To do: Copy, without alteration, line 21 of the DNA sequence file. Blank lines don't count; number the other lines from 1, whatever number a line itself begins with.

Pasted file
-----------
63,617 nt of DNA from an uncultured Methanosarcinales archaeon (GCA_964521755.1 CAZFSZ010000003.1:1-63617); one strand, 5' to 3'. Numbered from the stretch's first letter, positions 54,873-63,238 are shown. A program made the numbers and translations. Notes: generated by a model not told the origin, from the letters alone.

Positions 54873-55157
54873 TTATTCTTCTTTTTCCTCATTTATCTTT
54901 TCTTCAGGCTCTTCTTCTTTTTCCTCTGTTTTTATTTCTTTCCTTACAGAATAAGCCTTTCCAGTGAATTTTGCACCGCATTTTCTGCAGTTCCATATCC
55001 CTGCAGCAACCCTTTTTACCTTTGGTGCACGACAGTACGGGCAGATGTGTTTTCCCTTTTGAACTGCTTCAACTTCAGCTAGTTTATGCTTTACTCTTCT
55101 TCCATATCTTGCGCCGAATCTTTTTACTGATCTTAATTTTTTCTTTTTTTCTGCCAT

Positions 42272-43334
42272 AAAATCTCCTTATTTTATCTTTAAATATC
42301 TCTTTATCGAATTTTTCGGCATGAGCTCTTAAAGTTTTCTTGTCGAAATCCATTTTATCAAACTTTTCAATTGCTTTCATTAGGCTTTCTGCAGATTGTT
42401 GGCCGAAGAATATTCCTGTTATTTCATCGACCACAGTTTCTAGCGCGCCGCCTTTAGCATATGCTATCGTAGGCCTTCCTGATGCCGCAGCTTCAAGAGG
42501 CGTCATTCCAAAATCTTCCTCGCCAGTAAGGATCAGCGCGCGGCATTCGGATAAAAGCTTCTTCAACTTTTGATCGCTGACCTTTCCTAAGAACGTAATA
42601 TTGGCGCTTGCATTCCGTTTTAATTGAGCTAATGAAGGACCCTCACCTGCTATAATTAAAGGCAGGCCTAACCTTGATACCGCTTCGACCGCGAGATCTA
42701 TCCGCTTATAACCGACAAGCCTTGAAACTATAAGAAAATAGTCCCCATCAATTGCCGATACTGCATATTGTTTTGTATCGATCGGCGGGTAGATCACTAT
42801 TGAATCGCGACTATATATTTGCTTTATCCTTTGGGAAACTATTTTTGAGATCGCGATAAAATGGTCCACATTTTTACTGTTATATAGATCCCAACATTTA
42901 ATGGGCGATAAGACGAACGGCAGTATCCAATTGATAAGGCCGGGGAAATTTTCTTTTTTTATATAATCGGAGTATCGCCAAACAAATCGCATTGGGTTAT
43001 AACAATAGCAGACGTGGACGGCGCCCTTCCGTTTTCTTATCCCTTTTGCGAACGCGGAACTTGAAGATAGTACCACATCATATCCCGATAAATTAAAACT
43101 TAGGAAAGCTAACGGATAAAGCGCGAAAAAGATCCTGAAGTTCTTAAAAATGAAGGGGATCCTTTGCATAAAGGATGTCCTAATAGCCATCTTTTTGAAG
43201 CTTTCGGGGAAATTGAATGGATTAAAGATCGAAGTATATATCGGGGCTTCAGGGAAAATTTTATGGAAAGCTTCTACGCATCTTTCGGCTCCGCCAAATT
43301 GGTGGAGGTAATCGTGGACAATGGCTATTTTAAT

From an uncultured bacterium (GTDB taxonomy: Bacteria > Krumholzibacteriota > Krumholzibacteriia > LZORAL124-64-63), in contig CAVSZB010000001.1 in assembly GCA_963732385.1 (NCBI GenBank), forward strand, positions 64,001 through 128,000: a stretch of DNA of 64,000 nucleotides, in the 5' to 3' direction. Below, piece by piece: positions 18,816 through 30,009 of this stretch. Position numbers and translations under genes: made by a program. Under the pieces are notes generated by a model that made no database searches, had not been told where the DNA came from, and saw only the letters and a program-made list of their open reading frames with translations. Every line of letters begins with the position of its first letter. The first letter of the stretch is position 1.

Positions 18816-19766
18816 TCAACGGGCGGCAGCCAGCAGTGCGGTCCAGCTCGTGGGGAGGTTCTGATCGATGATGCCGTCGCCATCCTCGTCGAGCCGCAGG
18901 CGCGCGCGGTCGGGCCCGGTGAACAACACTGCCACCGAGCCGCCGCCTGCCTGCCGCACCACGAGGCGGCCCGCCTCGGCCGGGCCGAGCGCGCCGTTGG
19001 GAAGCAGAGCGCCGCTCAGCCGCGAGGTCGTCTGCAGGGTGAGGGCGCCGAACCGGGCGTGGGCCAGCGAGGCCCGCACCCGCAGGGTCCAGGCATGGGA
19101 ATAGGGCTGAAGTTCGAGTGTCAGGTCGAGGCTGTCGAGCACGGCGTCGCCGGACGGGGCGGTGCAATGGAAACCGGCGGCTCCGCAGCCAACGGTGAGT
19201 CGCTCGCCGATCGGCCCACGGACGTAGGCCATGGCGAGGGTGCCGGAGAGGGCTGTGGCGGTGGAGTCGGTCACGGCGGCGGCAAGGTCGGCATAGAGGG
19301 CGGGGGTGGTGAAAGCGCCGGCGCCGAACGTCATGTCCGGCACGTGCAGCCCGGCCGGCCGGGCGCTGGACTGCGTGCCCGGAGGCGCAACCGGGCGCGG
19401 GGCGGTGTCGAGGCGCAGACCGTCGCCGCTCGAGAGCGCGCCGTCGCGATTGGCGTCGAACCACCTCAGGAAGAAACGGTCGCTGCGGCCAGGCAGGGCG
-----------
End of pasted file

Positions 18816-19766